• Vol. 07
  • Chapter 12
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Plants in my head

I was suddenly away from the din of work. Without work, rather. I would sit at my table refreshing. Refreshing Twitter, refreshing the inbox, refreshing the phone. And in those minutes of faint disappointments, they started growing. At first they were buds. Tiny shoots that I brushed off like powdered sugar stuck on lip tops. My days were different now. A new box of masks from Etsy had arrived—too big to use, too nice to throw. I was squirreling away sanitiser bottles in pretty pink, pretty blue and an elegant colourless. I cringe-watched Netflix, then binge-watched romantic period dramas. I cried. I washed dishes.

No notifications.

They grew. Out of my head, spiking my legs, stubble-ing my upper lip. Now they were big enough for me to notice them. They sent thoughts my way. Thoughts that didn’t let me sleep. Thoughts that gave me nightmares. They sneaked memories into my food that made me burp all day.

I refreshed. I wallowed in leftovers. I daubed sanitizer on book mail. The plants, were now growing everywhere—my head, eyebrows, knuckles. They peeped under the arms and caressed the fat between my thighs. They were always whispering. The hair-plants softly in my ears. The dotted upper lip clamorous on the bathroom mirror.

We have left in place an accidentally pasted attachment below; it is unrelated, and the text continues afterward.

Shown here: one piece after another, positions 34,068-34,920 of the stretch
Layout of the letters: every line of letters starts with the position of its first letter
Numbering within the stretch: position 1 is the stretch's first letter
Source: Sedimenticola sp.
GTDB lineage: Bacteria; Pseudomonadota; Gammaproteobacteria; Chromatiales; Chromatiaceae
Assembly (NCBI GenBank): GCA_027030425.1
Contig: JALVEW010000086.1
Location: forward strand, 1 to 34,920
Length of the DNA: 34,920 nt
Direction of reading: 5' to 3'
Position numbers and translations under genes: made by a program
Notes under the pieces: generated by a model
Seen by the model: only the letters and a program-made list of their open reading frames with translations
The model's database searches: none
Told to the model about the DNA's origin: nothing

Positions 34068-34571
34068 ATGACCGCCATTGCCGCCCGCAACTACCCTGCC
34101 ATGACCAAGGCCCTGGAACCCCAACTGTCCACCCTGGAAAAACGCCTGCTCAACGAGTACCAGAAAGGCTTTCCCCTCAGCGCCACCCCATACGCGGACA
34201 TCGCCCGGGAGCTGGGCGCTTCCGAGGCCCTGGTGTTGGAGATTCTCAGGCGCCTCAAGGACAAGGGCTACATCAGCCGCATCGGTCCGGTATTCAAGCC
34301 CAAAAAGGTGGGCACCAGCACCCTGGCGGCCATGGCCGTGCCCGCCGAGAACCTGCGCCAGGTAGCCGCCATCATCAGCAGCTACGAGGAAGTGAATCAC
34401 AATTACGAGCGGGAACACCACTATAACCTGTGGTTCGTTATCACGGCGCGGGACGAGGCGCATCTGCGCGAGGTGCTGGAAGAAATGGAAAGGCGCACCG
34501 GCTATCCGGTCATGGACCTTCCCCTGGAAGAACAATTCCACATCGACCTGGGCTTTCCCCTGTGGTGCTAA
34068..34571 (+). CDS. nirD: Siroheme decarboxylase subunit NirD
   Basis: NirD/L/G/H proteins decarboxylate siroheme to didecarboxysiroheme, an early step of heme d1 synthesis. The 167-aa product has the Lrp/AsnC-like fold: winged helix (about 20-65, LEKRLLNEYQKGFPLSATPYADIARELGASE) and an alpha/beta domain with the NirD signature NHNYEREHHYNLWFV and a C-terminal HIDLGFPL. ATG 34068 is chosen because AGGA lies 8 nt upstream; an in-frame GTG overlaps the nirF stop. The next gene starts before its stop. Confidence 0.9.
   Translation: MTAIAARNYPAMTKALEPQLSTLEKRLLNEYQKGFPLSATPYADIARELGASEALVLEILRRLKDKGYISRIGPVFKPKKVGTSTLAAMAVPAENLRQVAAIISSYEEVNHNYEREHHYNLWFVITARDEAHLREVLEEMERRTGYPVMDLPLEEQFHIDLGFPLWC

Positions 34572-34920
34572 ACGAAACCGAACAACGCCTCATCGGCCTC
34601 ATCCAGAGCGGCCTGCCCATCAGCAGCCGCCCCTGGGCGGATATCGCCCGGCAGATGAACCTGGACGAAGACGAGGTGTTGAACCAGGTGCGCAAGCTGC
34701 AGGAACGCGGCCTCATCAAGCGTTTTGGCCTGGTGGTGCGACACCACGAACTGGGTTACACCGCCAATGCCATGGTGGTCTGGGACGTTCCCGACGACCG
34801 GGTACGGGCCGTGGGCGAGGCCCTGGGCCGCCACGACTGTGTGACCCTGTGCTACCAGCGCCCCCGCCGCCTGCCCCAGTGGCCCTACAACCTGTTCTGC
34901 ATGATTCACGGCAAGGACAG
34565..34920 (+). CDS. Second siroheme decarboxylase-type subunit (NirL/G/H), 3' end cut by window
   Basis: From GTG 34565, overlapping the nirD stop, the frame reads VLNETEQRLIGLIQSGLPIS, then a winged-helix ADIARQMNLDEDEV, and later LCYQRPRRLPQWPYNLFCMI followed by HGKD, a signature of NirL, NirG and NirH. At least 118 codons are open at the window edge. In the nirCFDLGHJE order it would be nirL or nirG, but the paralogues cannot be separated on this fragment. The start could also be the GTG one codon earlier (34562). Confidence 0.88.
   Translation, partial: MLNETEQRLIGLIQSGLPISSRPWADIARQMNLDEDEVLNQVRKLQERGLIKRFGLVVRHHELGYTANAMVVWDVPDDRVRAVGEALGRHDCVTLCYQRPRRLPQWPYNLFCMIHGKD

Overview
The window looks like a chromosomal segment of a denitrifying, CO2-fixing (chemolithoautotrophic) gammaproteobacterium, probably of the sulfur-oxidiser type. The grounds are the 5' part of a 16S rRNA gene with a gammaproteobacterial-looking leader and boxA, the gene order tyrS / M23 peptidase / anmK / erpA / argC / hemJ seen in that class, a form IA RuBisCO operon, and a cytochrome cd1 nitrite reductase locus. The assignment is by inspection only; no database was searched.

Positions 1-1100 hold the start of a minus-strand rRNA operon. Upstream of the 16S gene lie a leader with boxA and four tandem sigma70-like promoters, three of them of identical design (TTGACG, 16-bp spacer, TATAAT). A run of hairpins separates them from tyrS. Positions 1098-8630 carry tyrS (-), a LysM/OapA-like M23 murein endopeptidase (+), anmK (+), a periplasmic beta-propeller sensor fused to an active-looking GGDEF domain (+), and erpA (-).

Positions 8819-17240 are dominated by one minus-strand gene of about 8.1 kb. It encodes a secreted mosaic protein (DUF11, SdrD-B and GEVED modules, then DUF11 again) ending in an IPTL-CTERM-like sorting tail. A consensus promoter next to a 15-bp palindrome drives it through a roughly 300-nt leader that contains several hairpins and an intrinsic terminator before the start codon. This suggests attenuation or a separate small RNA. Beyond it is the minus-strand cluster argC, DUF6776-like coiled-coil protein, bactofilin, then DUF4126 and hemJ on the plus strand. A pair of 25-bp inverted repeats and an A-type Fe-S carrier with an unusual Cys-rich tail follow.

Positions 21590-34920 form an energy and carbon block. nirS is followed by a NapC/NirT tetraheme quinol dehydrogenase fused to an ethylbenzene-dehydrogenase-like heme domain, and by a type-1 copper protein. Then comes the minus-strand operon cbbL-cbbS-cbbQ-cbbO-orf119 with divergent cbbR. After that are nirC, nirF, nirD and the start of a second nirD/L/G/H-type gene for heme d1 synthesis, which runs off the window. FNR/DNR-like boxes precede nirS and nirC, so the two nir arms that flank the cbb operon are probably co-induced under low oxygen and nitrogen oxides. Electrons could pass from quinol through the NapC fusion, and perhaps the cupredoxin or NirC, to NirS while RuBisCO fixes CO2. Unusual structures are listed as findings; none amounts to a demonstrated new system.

They kept me awake at night. They made me think. I sat, lay down, exercised. Thinking, thinking, thinking.


Plants in my head

More Etsy boxes and book mail plopped on the doormat. Meanwhile, my plants grew bigger, leafier, feeding on the blue light from my laptop and the glare of my phone. I watered them. I found them good company. I sprayed them with water, polished them to a shine. I put away my razor, my scissors, my comb. I pressed over eyebrows with my index fingers to tame them. I plucked weeds, I listened, I let them invade my days. On Fridays, when I felt particularly indulgent, I would wear shorts, and set them loose. I would dance on the balcony. The plants, like drunks, shilly-shallying on my head, whistling on my hands, swishing on my legs. Wild, unperturbed.

The men in my housing block weren’t pleased. The women gave me looks I couldn’t decipher.

Preen, meditate, they screamed.
Preen, meditate, do yoga, they shouted.
My forest fed on me and grew taller, wider, lurid.
Preen, meditate, they screamed.
Preen, meditate, bake bread, they shouted.

I danced thinking, wondering, as it grew leafier, bushier and swallowed me whole.